Leaky building claims often head down a well trodden track. Proceedings are issued in the courts or the Tribunal, interlocutory steps are disposed of, and a mediation is ordered prior to the matter proceeding to trial or adjudication.
One of the vexed questions smaller parties are left with is “do we contribute to a settlement offer just to be rid of this proceeding” or “do we stick to our position that there is no liability, pay nothing, allow the other parties to settle without us, and test the willingness of the others to proceed against us”.
ACC v Grigicevich started as a leaky building claim in the High Court, with a significant claim brought by the owners of some leaky buildings.
The council was named as the only defendant but soon joined in as third parties Mr Grigicevich (Mr G) and an architect.
The claim was settled by the council with the plaintiffs for $4.1 million, and with the architect for $15,000.
It is not clear from the High Court decision whether this settlement was via a mediation process or by some other method.
Third party claim
The plaintiffs walked away from the proceedings, but the council proceeded with its third party claim against Mr G for the sum of $3 million.
By way of background, Mr G became involved in the construction project as a project manager when the construction company that had started the job became insolvent, and the incumbent project manager fell sick.
Mr G contracted through his company but, in effect, he was to take over the project management of the development so that the project obtained its Code Compliance Certificate.
Mr G took over the project management role when the development was 70% to 75% complete.
The council argued that six of the defects had been partly Mr G’s responsibility. It was held that all six defects were patent (ie, they could have been identified by Mr G) at the time he began his project management work.
It was also held that he owed a duty of care to the owners to exercise his responsibilities as project manager to the development, to the standards to be expected of a reasonable, prudent and careful person in his position, so as to prevent damage to subsequent owners of the units.
The court held that he was not liable for patent defects that had been created before he came along to the site. There was neither duty nor causation present for liability to be found.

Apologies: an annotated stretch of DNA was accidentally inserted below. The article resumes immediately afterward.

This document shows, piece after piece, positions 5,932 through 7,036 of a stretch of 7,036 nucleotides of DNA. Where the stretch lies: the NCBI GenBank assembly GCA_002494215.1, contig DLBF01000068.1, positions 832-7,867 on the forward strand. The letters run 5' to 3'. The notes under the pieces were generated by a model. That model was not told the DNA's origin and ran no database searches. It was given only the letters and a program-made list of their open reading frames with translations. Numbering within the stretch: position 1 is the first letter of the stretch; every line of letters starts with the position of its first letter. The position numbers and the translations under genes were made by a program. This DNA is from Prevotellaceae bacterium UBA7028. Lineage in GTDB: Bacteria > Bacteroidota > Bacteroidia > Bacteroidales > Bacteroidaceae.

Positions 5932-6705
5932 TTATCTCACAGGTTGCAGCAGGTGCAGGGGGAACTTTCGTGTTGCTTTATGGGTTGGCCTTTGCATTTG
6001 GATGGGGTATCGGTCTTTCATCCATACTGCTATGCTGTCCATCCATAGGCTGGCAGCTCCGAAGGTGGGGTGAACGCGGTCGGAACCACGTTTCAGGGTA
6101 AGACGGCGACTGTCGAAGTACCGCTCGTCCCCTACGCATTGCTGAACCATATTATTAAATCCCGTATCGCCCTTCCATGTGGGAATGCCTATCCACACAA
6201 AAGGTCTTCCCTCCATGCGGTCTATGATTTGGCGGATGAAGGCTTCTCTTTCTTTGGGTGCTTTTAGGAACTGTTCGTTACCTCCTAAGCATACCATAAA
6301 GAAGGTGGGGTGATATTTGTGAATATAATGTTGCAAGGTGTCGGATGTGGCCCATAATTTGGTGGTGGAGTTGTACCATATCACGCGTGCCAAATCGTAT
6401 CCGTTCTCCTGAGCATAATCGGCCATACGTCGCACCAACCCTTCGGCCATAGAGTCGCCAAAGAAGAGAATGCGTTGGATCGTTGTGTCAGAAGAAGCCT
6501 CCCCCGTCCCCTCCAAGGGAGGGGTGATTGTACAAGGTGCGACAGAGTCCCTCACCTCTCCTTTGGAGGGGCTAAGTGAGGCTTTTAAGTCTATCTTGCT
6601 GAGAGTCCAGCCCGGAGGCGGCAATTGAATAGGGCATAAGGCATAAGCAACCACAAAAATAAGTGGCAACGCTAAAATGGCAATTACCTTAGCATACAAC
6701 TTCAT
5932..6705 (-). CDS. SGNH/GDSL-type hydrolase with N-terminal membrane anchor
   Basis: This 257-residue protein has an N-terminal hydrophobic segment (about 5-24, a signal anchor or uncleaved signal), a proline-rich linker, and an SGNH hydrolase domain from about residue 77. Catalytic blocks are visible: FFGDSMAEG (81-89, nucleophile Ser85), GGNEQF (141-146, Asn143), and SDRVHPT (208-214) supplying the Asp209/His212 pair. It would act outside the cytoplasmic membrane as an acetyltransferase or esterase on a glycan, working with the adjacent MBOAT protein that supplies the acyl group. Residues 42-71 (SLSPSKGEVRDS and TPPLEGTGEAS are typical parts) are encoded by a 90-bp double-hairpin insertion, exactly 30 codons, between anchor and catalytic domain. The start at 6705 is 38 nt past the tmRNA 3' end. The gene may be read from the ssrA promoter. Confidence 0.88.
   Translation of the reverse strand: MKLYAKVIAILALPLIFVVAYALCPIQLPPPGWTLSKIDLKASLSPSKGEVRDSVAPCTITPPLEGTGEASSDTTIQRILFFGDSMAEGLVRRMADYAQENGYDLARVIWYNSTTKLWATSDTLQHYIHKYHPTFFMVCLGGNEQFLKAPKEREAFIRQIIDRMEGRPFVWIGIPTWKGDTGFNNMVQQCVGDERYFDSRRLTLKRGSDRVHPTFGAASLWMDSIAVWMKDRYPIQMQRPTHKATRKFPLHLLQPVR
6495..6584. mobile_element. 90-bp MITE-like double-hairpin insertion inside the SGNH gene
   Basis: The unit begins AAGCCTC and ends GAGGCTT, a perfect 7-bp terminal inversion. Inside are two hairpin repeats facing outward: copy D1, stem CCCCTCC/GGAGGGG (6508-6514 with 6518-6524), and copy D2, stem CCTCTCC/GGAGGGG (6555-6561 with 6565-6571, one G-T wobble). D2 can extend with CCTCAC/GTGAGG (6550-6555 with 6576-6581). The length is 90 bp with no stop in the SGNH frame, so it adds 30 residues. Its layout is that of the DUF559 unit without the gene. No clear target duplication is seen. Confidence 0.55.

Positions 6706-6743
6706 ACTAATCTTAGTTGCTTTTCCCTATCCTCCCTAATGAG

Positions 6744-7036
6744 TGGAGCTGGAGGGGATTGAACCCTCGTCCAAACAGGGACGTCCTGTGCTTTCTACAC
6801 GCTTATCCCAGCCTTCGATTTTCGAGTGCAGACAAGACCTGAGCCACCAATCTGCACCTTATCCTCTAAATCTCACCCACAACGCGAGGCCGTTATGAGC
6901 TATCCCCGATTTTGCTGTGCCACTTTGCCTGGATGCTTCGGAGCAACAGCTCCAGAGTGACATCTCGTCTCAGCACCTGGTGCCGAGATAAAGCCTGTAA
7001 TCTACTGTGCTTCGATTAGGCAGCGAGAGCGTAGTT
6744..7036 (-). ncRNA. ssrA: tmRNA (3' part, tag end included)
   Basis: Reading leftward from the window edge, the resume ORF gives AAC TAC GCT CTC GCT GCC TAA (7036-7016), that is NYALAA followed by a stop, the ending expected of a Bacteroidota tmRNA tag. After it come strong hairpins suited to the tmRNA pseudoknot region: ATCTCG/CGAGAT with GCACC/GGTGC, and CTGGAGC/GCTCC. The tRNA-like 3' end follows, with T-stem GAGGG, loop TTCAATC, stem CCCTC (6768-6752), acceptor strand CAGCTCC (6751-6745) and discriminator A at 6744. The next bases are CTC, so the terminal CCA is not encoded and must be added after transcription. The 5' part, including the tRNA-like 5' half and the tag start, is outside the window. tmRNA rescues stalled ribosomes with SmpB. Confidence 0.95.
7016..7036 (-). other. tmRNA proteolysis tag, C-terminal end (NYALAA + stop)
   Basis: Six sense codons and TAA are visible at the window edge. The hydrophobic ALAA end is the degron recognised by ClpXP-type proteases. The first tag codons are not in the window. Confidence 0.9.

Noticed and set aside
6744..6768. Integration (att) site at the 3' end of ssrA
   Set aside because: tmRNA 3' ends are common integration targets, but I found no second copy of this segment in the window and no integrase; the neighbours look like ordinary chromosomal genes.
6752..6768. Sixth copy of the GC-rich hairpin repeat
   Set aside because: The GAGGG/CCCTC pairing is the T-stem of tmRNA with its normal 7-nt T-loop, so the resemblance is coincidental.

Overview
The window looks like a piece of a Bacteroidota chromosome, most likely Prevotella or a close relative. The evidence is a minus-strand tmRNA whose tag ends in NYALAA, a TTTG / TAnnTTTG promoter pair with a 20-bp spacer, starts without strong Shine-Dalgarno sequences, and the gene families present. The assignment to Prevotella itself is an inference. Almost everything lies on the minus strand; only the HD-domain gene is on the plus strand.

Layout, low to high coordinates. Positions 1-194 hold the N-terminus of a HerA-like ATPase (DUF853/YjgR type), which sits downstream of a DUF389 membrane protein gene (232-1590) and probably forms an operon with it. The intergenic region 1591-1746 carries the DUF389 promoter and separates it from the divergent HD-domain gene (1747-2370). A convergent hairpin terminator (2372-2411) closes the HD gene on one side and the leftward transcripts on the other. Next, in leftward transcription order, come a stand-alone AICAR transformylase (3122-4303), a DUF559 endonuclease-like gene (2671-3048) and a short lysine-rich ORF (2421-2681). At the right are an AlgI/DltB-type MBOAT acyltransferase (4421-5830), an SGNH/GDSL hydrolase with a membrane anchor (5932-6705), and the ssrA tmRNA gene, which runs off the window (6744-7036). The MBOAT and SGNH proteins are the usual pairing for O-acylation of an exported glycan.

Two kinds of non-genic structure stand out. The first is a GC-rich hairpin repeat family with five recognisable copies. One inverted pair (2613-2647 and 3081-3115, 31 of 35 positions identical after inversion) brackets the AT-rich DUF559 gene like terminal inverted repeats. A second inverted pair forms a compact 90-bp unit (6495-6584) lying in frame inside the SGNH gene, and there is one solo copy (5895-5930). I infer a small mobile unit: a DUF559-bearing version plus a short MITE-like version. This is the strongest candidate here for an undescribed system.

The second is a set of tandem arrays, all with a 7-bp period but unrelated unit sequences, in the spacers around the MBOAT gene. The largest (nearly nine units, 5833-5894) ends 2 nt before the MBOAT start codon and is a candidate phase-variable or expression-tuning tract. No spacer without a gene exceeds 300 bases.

Mr G’s only duty arose in respect of those defects that he had responsibility for and supervised construction of.
In the alternative, the court held that even if he did owe a duty in respect of the patent defects, this was discharged by bringing them to the attention of the developer.
The court was then asked to rule upon whether, in fact, Mr G had a duty to identify the patent defects to the ACC inspector at the time a Code Compliance Certificate was applied for.
The court was uncomfortable with the duty of care being construed so narrowly so, instead, addressed the question as the following: Does a person who applies for a Code Compliance Certificate owe a duty of care (to end users) to take reasonable steps to discover patent construction defects and prevent them having effect?
The court ruled that Mr G had no such duty at the time he applied to the council for a Code Compliance Certificate.
This case is interesting as it shows a party who chose to defend the claim despite others settling, and succeeding entirely in defending its claim.
No doubt significant costs were incurred by this litigant in defending the claim, but costs were also awarded in its favour so a considerable amount of these would have been paid back.
However for a party to justify such a course, the defence would need to be very strong.
Note: This article is not intended to be legal advice (nor a substitute for legal advice). No responsibility or liability is accepted by Legal Vision to anyone who relies on the information contained in this article.